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Winamp Saga Concludes With Finalized Radionomy Acquisition

Radionomy—a sizeable digital broadcast network from Belgium—has completed its purchase of Winamp and Shoutcast, which means the time has come to wrap up my Winamp-related textual tour de force. After all, every up-and-down back-from-the-brink story deserves a solid trilogy. As world-renowned chemist Walter White once taught us, there’s something wonderful about the sequence of growth, then decay, then transformation. You may recall how Luke Skywalker developed mystical powers, then lost a hand, then opted against becoming an evil magician. From a boom to a slump to a rebirth, Winamp has had an interesting journey. Let’s get down to the details, folks.


Radionomy and Winamp: The Perfect Fit

Winonomy? Winadiampomy? It’s times like this when my compulsion to blend product and company names winds up making me look like a fool, but lexical playfulness aside, this deal makes a lot of sense as the players involved are similar in many ways. Radionomy is a platform for producing and distributing digital radio stations with “more than 6,000 internet radio stations and over 40 million listening hours/month” according to CrunchBase’s profile. Shoutcast, meanwhile, has been in the online radio game for a long time, and was a big player from the outset.

Consider what this means for business. Shoutcast currently lists 50,000 stations, and will accordingly boost Radionomy’s reach enormously. Buying Nullsoft, then, gives Radionomy easy and widespread publicity, massively increases their audience, and provides them with vastly expanded advertising opportunities for their TargetSpot advertising network, all in one fell swoop.

Retained Value

There are also various benefits beyond the numerical advantages conferred by merging substantial user bases. TechCrunch spoke to Radionomy’s head honcho, Alexandre Saboundjian, and he had some positive things to say about Winamp’s continued viability:

He says it was “really interesting” to see how many people are still using a product that has virtually been left to seed by AOL. Every month there are still some 3 million downloads of the software. “Yes, perhaps there has been no special innovation in the last two years, but it is still a very strong community and still appreciated by those users,” he says.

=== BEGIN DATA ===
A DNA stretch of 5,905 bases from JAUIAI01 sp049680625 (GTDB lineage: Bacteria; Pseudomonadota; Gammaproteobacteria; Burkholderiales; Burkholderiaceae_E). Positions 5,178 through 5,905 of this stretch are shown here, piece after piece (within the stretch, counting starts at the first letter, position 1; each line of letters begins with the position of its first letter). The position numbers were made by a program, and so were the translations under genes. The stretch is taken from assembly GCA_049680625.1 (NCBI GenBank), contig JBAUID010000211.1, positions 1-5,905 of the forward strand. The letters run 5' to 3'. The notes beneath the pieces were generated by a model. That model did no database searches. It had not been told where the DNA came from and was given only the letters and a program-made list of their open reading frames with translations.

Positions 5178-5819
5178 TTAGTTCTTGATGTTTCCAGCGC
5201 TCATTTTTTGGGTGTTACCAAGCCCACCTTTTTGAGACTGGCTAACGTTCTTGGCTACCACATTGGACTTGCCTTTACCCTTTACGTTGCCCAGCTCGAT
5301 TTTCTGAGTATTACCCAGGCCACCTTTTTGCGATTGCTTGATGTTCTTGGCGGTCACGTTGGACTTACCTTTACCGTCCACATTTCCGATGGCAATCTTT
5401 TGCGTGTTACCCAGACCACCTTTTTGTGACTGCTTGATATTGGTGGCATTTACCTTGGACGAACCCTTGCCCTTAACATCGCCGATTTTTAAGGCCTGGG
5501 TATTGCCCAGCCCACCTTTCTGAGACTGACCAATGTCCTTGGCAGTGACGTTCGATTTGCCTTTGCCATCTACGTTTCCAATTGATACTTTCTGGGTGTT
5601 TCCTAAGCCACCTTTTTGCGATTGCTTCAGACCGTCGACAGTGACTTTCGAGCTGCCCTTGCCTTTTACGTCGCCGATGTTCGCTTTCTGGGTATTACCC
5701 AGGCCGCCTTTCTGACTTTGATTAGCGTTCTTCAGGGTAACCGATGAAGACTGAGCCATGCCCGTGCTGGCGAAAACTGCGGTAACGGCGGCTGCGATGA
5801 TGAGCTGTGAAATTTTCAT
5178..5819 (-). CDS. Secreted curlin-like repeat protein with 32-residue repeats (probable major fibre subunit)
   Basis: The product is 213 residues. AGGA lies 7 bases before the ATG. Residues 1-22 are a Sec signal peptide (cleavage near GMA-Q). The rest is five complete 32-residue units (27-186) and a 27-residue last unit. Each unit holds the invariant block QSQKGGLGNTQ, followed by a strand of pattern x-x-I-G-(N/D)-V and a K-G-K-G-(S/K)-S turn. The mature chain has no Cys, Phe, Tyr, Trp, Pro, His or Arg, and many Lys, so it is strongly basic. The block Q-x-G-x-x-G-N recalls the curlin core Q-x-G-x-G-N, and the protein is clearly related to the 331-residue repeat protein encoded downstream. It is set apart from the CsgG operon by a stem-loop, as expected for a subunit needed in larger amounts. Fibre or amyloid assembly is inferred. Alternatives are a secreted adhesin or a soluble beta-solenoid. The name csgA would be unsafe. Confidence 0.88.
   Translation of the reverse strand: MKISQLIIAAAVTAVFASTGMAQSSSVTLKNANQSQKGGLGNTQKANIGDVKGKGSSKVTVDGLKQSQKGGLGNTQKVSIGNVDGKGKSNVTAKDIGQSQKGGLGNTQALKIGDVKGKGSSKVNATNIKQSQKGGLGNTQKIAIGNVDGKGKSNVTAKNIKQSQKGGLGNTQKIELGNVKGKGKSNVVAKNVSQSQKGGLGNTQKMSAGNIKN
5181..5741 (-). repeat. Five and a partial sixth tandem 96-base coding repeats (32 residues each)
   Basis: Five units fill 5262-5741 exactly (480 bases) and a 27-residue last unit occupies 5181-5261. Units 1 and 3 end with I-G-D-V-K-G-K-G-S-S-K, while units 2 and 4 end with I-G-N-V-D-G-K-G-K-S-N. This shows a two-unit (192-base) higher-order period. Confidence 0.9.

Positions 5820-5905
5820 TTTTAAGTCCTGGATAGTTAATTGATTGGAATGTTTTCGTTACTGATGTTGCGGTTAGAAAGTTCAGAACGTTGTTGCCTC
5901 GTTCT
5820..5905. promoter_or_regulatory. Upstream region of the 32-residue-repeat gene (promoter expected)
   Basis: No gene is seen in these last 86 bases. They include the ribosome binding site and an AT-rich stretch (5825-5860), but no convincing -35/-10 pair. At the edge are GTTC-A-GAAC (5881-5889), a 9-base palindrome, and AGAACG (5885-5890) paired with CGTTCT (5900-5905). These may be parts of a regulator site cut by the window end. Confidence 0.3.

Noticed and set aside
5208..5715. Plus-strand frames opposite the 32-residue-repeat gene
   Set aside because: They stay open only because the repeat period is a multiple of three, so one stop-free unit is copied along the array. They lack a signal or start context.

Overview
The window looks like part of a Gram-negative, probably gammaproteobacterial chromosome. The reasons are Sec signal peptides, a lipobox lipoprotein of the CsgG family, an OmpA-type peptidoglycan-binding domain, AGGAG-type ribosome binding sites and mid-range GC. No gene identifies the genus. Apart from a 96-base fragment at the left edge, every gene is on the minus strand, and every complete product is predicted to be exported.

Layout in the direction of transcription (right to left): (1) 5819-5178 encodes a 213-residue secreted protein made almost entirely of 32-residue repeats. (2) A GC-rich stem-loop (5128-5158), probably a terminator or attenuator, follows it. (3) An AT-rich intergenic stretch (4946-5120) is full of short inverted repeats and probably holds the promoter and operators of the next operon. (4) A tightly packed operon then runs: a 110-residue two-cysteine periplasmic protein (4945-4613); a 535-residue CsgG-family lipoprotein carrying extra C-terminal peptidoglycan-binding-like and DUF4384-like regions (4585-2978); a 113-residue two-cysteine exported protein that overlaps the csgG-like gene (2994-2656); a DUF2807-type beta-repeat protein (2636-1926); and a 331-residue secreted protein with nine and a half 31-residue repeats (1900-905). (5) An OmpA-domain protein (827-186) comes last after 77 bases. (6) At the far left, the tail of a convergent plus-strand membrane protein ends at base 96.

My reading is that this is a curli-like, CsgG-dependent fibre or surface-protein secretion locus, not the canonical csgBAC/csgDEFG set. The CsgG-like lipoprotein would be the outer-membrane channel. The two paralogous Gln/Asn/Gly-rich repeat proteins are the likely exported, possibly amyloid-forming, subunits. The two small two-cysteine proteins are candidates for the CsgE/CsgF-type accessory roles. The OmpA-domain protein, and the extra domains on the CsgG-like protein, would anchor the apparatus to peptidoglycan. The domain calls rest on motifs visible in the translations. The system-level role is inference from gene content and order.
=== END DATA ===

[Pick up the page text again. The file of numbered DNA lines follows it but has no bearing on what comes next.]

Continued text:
I wrote a little on how poorly Winamp as a product suited AOL as a parent company, so it’s nice that there are very encouraging signs here. We won’t know for sure until we see how things develop, but I have a good feeling about the situation, certainly better than I would have had with Microsoft in charge, though that would have been a fun story to follow. Sadly, the Winamp/Zune crossover product of which I dreamed will not come to pass.

Resumed Development

Not only is Winamp sticking around, it’s also set for fresh progress, with new apps being produced for iOS and Android. I don’t use my phone to play songs—sticking with my trusty Cowon J3 for anything musical—so it won’t matter too much to me, but for the sake of the brand, I hope they work well. That said, it’s a little disconcerting to think that in the not-too-distant future the name Winamp might be primarily associated with youths and their smartyphograph devices and confusing nu metal grindcore skank flubstep music. Not like back in my day, when things were good, Winamp was for keyboard warriors, and at least 90% of tracks were inaccurately labelled as being by They Might Be Giants, seemingly believed to be the most prolific band in history.

On the topic of where Winamp began, I don’t know what they plan to do with the Windows version, if anything. If they wish to tinker with it, I only hope that they find a way to add features without changing the core I’ve come to depend on so greatly. If they don’t, it won’t be a big problem; I’ve gone without updating Winamp for well over a year before. It’s a finished product, for all practical purposes. I certainly don’t recall experiencing any bugs. I think they should give it a graphical overhaul but leave it alone functionality-wise. Why mess with perfection?

Putting the ‘Win’ Back In Winamp

I picked this sub-heading over “Winamp: Once and Future Champ?” It was a tough decision and I anguished over it for at least fifteen seconds. At least. Now, though, there’s nothing but satisfaction. Victory is ours, everyone! Someone punch iTunes solidly in the sternum for the smug grin it gave us when the night seemed bleakest. Maybe now the world knows what to expect when it tries to rob the online hive mind of beloved software. Just please, please, don’t let this lead to a Kickstarter-style revival fest of dredging up the past… unless someone suggests a new version of Explorapedia, obviously, in which case I would be emphatically in favor. Explorapedia was the absolute best.